Eric Robinson is an attorney and scholar focused on legal issues involving the media, internet and social media. As consultant on the IMLS project, Robinson will work with Jonathan Band on the law regarding accessibility and copyright. He is an Associate Professor in the School of Journalism and Mass Communications at the University of South Carolina and an Academic Affiliate of the University of South Carolina School of Law. He was a member of the university’s Intellectual Property Committee from June 2018 to August 2021; as elected chair of the committee during the 2020-21 academic year, he drafted and oversaw adoption of the University’s new copyright policy in May 2021. Robinson is also “Of Counsel” to Fenno Law in Charleston/Mt. Pleasant, South Carolina. He previously taught media law and ethics at Louisiana State University, the City University of New York Graduate School of Journalism, Baruch College (CUNY), and the University of Nevada, Reno. He was also co-director of the Press Law and Democracy Project at LSU and deputy director of the National Center for Courts and Media at the University of Nevada, Reno. He was also an affiliate scholar with the Digital Media Law Project at Harvard Law School’s Berkman Center for Internet and Society; a staff attorney at the Media Law Resource Center; and a legal fellow at the Reporters Committee for Freedom of the Press. Robinson is co-author of Cyber Law and Ethics: Regulation of the Connected World (2021) and a contributor to the widely used textbook Media Law and Ethics (2021). He was the sole author of Reckless Disregard: St. Amant v. Thompson and the Transformation of Libel Law (2018), as well as lead contributor and editorial reviewer for Internet Law: The Complete Guide (2016-2019).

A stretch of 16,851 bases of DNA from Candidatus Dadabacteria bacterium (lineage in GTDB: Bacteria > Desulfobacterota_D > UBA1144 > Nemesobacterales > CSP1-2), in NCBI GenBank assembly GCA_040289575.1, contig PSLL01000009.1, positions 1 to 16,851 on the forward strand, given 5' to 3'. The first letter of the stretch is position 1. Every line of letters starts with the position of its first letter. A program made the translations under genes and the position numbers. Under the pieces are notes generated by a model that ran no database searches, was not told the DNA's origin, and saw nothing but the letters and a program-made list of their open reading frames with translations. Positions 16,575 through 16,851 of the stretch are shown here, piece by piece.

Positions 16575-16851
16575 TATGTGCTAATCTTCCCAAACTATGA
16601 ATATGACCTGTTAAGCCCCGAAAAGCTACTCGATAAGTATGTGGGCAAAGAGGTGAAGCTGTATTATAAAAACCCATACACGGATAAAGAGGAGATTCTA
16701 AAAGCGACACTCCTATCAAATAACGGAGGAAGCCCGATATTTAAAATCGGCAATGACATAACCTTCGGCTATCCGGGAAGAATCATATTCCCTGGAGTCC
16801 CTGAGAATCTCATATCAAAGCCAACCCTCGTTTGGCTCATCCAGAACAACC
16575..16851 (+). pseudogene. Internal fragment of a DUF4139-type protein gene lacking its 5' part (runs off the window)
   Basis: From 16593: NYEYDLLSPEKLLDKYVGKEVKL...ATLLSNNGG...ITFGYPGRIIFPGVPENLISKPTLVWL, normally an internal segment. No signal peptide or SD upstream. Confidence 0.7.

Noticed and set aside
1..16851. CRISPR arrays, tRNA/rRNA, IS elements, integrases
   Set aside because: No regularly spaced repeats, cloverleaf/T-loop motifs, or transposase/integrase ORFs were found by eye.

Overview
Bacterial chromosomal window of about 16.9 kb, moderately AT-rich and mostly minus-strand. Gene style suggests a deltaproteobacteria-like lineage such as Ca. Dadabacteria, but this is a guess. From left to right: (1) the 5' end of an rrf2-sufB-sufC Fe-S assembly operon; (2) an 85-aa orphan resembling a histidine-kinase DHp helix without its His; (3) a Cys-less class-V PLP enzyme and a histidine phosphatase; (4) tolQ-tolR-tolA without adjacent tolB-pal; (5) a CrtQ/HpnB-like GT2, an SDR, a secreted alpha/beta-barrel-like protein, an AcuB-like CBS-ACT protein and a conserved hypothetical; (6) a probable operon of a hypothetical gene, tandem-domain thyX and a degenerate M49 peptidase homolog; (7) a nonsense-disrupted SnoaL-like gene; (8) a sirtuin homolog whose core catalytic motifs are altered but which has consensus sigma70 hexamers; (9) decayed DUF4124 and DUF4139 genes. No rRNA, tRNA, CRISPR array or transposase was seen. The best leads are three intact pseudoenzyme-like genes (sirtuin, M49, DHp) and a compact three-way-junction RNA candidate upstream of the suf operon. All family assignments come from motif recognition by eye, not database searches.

Jonathan Band, J.D.

Jonathan Band

Jonathan Band will review all project documents to ensure that they are consistent with the existing legal provisions for BVIPD services at IHEs. Band is a copyright attorney who has represented libraries in connection to the Marrakesh Treaty and the Marrakesh Treaty Implementation Act. He has developed materials concerning the Marrakesh Treaty and its implementation for organizations such as the United Nations Development Programme, Electronic Information for Libraries, and the U.S. Library Copyright Alliance (consisting of ALA, ARL, and ACRL).  Band runs a private consulting firm based in Washington, D.C. Additionally, he is an adjunct professor with Georgetown University Law Center, a position which affords him experience with the university system and accessibility practices for BVIPD students.

Courtney Swartzendruber

Courtney Swartzendruber
Graduate Assistant

Courtney Swartzendruber is in the process of completing a MLIS, in conjunction with a certificate in Diversity, Equity, Inclusion, and Access, within the School of Information Science at the University of South Carolina. As a former English educator, she highly values the freedom to read and equity of access to information. She believes, through her experience within the iSchool in addition to assisting in this project, that she will gain the necessary skills to advocate for those who encounter barriers within the academic and library community.